This other Elias Smith journal only consists of two 8×12 inch pieces of paper for the year 1841. In this version of his journal he makes a full page of entries for January. He then records entries for February at the bottom of the first page. On the second page he makes reference to more than a dozen days in February. At the end of the references in February 1841, and at the bottom of the same page, he made entries for March 1841, giving notations for 8 days. Among these 8 daily references are: “3rd Zarahemla surveyed about this time. Rained for the first time this spring or for two or three months.” “16th First locations made in Zarahemla by the citizens of Ambrosia.” These entries certify the revelation did indeed occur in 1841. It is interesting that Brother Smith says “about this time” because this allows for several days in early March in which the revelation could have occurred.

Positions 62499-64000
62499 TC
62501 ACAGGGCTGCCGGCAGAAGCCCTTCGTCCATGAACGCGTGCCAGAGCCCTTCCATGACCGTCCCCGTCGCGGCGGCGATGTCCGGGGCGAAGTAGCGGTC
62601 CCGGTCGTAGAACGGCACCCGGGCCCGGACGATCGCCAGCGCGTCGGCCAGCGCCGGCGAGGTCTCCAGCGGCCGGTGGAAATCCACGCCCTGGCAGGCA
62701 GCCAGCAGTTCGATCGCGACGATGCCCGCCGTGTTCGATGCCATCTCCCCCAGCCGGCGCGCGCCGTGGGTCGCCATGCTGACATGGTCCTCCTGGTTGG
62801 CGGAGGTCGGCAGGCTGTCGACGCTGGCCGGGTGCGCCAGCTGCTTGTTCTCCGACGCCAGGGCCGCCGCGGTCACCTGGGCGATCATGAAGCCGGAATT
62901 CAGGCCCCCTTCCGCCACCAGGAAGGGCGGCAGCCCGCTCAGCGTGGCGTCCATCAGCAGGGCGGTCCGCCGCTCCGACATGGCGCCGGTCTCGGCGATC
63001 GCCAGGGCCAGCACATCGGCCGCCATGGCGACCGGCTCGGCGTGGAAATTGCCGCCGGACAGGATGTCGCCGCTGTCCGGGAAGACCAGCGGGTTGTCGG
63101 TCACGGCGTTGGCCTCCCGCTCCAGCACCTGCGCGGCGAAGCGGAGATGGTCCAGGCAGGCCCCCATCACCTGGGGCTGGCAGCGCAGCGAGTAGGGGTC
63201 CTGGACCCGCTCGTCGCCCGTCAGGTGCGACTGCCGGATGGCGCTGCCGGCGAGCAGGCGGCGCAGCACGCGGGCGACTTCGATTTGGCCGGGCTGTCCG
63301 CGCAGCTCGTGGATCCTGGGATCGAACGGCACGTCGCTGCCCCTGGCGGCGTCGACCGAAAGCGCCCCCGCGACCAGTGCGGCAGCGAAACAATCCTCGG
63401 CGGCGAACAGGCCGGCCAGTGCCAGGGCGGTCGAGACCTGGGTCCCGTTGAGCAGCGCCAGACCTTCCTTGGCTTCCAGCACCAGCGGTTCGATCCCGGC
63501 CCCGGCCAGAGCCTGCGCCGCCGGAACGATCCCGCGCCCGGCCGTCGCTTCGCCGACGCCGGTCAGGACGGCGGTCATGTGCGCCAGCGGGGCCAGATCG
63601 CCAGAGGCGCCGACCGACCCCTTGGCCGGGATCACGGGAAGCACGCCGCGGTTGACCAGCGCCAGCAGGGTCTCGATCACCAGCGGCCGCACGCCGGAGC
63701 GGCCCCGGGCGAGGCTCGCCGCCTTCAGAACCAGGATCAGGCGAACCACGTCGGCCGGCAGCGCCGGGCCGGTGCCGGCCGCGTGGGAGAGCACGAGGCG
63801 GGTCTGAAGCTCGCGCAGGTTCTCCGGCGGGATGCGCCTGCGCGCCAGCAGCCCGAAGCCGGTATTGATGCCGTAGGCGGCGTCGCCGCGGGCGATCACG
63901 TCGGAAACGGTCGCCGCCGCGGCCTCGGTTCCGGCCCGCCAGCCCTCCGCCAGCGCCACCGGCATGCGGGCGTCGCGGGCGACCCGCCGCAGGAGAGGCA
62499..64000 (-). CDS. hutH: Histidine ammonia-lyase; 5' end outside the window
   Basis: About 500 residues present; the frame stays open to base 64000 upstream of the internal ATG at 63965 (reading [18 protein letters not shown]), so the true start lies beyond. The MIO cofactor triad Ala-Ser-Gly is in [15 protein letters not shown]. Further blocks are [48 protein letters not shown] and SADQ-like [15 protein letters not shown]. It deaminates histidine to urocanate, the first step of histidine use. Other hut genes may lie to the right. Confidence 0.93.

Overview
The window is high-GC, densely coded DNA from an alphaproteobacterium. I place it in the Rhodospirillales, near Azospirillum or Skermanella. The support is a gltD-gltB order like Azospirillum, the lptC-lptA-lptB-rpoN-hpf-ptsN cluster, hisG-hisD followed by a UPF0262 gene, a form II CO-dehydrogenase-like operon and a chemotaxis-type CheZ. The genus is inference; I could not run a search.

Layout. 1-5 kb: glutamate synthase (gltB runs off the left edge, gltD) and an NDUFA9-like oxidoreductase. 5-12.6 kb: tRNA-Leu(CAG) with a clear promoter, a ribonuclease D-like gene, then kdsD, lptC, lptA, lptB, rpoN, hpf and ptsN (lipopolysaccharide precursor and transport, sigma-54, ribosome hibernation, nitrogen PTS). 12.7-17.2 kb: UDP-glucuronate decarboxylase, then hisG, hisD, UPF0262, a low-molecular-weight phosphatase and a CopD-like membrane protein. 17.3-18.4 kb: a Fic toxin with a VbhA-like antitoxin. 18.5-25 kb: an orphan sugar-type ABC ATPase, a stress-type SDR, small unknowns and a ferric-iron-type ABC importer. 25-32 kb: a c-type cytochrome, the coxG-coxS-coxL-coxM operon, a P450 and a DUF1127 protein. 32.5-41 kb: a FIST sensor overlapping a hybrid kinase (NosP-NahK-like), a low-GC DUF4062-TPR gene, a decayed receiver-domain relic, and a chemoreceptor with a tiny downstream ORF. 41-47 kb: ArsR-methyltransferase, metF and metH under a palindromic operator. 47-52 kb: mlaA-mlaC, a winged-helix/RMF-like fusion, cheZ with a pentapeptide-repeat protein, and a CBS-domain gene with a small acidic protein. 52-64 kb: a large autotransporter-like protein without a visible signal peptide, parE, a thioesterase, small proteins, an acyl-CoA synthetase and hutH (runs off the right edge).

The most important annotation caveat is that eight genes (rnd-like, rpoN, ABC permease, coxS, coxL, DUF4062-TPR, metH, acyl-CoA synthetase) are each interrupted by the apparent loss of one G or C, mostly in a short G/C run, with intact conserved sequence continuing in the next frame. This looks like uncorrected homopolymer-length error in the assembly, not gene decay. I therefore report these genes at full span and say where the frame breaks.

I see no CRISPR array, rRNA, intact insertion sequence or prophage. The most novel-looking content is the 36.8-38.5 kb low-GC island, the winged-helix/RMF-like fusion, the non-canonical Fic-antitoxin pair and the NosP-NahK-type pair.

There are no further entries ascribed to this journal. The fact that this journal of 2 full pages illustrates a small block of time (January-March 16, 1841), helps to understand the skipping of approximately a year in the earlier and smaller account (cited above) of 1840-1841.
In a review of the website of Joseph Smith Papers History, Volume C-1, 1838-1856, beginning with 5 October 1839 and dealing with the Church and a stake in Iowa territory, not once is the location referred to as Zarahemla until March 1841.
On page 345 of the website version, we read the following: “20 March 1841, about this time, I received a revelation given in the city of Nauvoo, in answer to the following interrogatory….” Joseph then gives the entire content of Section 125. Every reference thereafter with respect to the location
cited above in Iowa is referred to as Zarahemla, including the change of the name of the stake to Zarahemla at a conference of the Church by August 1841. The last reference to Zarahemla in these writings is to the stake being discontinued on 6 January 1842. This finding corresponds to the other three findings mentioned earlier herein.